Carrier Decision .................................... 1133 3. "Retroactive" Application of Execunet ................ 1136 4. Instructions on Regulatory Policy .................... 1137 5. Insufficient Evidence ................................ 1139 6. Evidentiary Rulings .................................. 1141 7. Substantial Impact ................................... 1143 B. Tying ................................................... 1144 C. Disconnections .......................................... 1145 D. Denial of Interconnections for Service Outside of Local Distribution Areas .................... 1145 E. Multipoint Service ...................................... 1147 F. Inappropriate or Inefficient Interconnections ........... 1150 V. BAD FAITH NEGOTIATIONS AND NOERR-PENNINGTON 1153 A. The State Tariff Filings ................................ 1153 B. Bad Faith Negotiations .................................. 1158 C. Other Conduct ........................................... 1159 VI. DAMAGES .................................................... 1160 A. MCI's Proof of Damages .................................. 1160 B. Causation of Damages .................................... 1161 C. The Flawed Assumptions of the Lost Profits Study .......................................... 1164 D. Remand for a Partial New Trial .......................... 1166 VII. THE CONDUCT OF THE TRIAL ................................... 1169 A. Fair Trial .............................................. 1169 B. Theories of Defense ..................................... 1173 VIII. CONCLUSION ................................................. 1174 DISSENT ............................................................ 1174 I. HI-LO AND PREDATORY PRICING ................................ 1175 A. The Inappropriateness of Exclusively Cost-Based Standards ................................... 1175 1. The History and Goals of the Sherman Act ............. 1177 2. LRIC and Consumer Welfare in the Monopoly Context ............................................. 1180 B. Evidence of AT&T's Predatory Pricing .................... 1184 II. PRE-ANNOUNCEMENT OF HI-LO .................................. 1186 III. DAMAGE PROOF ............................................... 1187 A. Disaggregation .......................................... 1187 B. Assumptions ............................................. 1192 1. The Revenue Assumption ............................... 1192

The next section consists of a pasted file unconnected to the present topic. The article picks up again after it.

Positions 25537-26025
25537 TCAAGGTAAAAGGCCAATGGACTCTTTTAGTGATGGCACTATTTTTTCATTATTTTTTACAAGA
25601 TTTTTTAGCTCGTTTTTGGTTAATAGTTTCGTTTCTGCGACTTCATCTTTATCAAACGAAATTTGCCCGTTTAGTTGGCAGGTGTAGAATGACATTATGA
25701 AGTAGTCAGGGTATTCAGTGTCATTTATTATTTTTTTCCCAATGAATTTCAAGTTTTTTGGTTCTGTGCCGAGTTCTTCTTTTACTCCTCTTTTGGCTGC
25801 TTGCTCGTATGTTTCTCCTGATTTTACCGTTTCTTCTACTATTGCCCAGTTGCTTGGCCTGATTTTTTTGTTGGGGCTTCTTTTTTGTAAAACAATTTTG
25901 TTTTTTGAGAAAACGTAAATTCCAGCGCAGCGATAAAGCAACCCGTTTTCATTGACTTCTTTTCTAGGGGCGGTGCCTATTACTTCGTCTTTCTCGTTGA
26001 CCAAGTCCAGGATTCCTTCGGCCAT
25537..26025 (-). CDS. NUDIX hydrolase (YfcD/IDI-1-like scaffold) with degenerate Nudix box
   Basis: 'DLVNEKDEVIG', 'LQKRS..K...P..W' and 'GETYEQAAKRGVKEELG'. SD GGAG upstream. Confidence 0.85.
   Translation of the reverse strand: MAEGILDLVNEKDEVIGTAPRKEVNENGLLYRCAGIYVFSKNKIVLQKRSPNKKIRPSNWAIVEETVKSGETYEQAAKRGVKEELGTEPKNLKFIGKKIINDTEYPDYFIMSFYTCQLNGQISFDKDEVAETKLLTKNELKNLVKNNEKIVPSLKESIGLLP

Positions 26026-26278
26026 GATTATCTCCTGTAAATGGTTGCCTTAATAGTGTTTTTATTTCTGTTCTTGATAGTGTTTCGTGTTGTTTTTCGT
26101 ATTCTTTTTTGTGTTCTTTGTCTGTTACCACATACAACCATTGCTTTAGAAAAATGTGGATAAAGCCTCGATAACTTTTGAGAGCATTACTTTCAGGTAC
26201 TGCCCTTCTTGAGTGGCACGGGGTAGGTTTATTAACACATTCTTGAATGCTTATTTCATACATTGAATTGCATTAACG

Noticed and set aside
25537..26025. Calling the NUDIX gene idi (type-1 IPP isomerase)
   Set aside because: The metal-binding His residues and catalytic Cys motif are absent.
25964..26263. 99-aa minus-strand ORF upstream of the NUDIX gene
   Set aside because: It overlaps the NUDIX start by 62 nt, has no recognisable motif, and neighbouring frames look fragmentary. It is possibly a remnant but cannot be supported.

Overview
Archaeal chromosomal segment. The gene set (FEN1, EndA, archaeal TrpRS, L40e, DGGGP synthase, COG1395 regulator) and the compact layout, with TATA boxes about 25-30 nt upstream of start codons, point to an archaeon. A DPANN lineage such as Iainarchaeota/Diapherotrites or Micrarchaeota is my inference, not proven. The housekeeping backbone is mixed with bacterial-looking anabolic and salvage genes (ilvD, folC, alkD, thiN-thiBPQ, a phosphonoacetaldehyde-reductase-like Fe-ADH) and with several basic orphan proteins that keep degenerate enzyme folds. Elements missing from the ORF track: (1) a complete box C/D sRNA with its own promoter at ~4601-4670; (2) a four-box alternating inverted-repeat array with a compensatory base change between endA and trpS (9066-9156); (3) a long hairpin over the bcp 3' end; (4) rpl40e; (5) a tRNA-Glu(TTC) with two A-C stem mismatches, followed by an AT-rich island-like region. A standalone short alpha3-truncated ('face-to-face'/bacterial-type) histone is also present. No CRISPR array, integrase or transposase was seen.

APPENDIX ............................................................ 1195 A. Jury Instructions ....................................... 1195


Throughout the opinion the following abbreviations are used: Trial Transcript-Tr., Plaintiff's Exhibit - PX, Defendant's Exhibit - DX, and Appendix of this Opinion - App.

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Before WOOD and CUDAHY, Circuit Judges, and FAIRCHILD, Senior Circuit judge.

CUDAHY, Circuit Judge.

In this extraordinary antitrust case, 1 defendant American Telephone and Telegraph Company ("AT & T") appeals from a judgment in the amount of $1.8 billion, entered on a jury verdict, in a treble damage suit brought by plaintiffs MCI Communications Corporation and MCI Telecommunications Corporation (collectively "MCI") under section 4 of the Clayton Act, 15 U.S.C. Sec. 15 (1976). 2

I. FACTS